With a Google search you will see that the marine field is lacking diversity. The first page presents a similar view that you will find in the marine science field; it’s full of white faces. In order to see the Black and Brown faces of marine scientists you must search through many pages or specifically search black or brown marine scientists. We are just like male adult sea turtles, often forgotten about until we make our presence. Female sea turtles get a lot of attention since they are more easily accessible for studies as they return ashore to nest. Whereas male sea turtles never return to land unless they are sick or injured. Continue reading below as I show similarities between Black, Indigenous and people of color (BIPOC) marine scientists and sea turtles, in our journey to survive to meaningful careers for us scientists and adulthood and reproducing for sea turtles.
1 in 1,000 is the estimated number of sea turtle hatchlings that will survive to adulthood. I don’t know the numbers of Black and Brown scientists that do not make it to their dream career, but I have heard countless stories of those who stopped before they reached the finish line. Like sea turtles, there are several reasons why Black and Brown scientists do not make it to “adulthood” in this field, reasons like: artificial lights, beach debris and depressions, and predators.
Artificial lights can be disorienting to freshly emerged hatchlings, instead of heading toward the sea by moonlight they travel further inland towards the lights from condos, restaurants, and other sources of unnatural lights. In the same way minorities in marine science are drawn to institutions and other programs with the promise of success and job placement; instead we get lackluster programs that use us as diversity photo opps, plastering us on posters and the website without caring whether we succeed or not and if our needs are being met. These institutions and advisors boast about their diverse programs and an abundant of opportunities only to leave you trapped in a limited resource program that is two people removed from being diverse and you’re the new face of the “diversity” of the program, with the hopes that your presence will bring more diverse talents.
Beach debris and depressions like tires tracks, sand castles holes, and footprints are obstacles that hinder sea turtles success in reaching the ocean, in the same way minority scientists have obstacles of our own that hinder us from successfully entering and staying in the marine field like: low pay and pay to work initiatives and unintentional gatekeeping by seemingly word of mouth funding opportunities.
There are already a limited number of marine positions available, and many times these positions go to individuals that already have experiences. Many times, these opportunities to gain the experience are low paying, no pay at all, or you must pay to gain the experience. Now couple in the life experiences that many Black and Brown Individuals have, like being first generation students, coming from lower economic status families, having to care for younger siblings or grandparents. They do not have the financial resources and opportunities that their non BIPOC counterparts have to take a low or nonpaying opportunity to gain experience in their field. Paying to work is out of the question altogether for many of these scientists, quitting a summer job to probably pay more than you would have made that summer is highly frowned upon by family and many times unfeasible.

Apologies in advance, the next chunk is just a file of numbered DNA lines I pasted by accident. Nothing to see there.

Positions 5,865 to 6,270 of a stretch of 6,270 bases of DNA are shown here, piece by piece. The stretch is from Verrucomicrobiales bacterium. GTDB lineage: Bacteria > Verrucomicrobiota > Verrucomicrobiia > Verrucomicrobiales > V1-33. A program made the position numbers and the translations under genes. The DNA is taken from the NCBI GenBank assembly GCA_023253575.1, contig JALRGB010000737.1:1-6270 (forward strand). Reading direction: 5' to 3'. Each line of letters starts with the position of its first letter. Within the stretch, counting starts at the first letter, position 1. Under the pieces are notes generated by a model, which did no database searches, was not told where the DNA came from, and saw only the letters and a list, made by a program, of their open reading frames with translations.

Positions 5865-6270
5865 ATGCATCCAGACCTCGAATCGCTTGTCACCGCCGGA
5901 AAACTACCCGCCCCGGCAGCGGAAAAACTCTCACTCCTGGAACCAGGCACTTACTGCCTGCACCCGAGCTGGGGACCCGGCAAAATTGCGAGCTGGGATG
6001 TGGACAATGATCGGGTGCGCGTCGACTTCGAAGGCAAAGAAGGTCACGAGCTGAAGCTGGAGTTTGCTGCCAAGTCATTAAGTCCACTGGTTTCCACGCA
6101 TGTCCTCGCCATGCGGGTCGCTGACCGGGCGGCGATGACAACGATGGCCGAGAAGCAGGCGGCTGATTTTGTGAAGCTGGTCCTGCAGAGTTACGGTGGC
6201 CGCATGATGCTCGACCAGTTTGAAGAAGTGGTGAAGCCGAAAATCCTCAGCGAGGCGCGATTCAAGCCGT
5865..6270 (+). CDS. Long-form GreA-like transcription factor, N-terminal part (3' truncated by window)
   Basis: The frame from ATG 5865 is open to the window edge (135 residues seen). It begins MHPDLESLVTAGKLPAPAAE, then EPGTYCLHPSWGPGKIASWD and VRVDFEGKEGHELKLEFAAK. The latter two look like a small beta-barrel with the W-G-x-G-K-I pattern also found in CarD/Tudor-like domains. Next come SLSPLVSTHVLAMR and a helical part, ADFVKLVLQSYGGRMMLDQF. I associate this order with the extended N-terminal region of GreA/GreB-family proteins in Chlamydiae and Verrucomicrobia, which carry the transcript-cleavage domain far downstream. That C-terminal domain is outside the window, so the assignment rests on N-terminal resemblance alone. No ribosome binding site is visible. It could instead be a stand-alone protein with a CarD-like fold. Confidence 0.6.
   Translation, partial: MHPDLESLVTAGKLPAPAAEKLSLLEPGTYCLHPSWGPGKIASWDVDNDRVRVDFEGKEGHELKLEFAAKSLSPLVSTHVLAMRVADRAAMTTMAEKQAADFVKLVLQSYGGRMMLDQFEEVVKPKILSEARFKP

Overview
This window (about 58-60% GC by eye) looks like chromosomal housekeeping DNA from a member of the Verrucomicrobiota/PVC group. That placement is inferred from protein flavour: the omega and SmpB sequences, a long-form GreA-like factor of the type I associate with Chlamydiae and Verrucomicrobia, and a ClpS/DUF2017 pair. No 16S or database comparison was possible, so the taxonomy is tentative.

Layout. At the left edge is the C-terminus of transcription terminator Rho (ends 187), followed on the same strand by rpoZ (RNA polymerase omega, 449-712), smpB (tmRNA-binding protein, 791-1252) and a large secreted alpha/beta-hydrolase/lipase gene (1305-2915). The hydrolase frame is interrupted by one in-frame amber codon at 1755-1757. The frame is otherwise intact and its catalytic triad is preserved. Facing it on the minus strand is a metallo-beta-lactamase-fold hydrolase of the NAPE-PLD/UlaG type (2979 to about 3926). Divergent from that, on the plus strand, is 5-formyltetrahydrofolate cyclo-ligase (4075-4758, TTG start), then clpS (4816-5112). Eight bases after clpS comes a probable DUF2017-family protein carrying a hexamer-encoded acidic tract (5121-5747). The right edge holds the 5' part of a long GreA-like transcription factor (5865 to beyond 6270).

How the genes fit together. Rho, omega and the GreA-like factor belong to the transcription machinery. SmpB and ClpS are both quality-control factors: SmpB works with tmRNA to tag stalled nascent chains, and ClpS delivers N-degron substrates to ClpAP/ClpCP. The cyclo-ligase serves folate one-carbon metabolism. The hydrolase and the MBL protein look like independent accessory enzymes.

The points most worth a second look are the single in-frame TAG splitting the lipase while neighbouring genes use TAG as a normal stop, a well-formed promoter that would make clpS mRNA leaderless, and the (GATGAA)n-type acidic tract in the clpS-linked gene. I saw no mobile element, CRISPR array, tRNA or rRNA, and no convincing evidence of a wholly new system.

While there are many sub-par opportunities like this out here, there are plenty of other well-funded opportunities that are available to all who have hopes of being marine scientist. Some of these opportunities are truly great and can really spearhead a career in marine sciences; the only problem is that many of these opportunities are unintentionally gatekept. The National Oceanic and Atmospheric Administration (NOAA) has plenty of great funding opportunities available for students like: The Office of Ocean Exploration and Research Explorer-in-Training Program, The Research Experiences for Undergraduates in Marine and Estuarine Science, and The John A. Knauss Marine Policy Fellowship amongst other scholarships and internships. Even though they have these great opportunities year after year, they are awarded to cohorts that lack diversity.
The reason is that though the information is available it is not widely made known. The university I attended in undergrad, and where I currently attend as a graduate student has partnered with NOAA numerous times throughout the years and have had many students who received funding and or fellowships from NOAA. I’ve even worked with NOAA employees on many different occasions over my professional career. But it was not until this year when I returned to my university that I learned about these great opportunities available form current students who were selected as fellows for the program, and a seminar that was put on by a NOAA Sea Grant employee.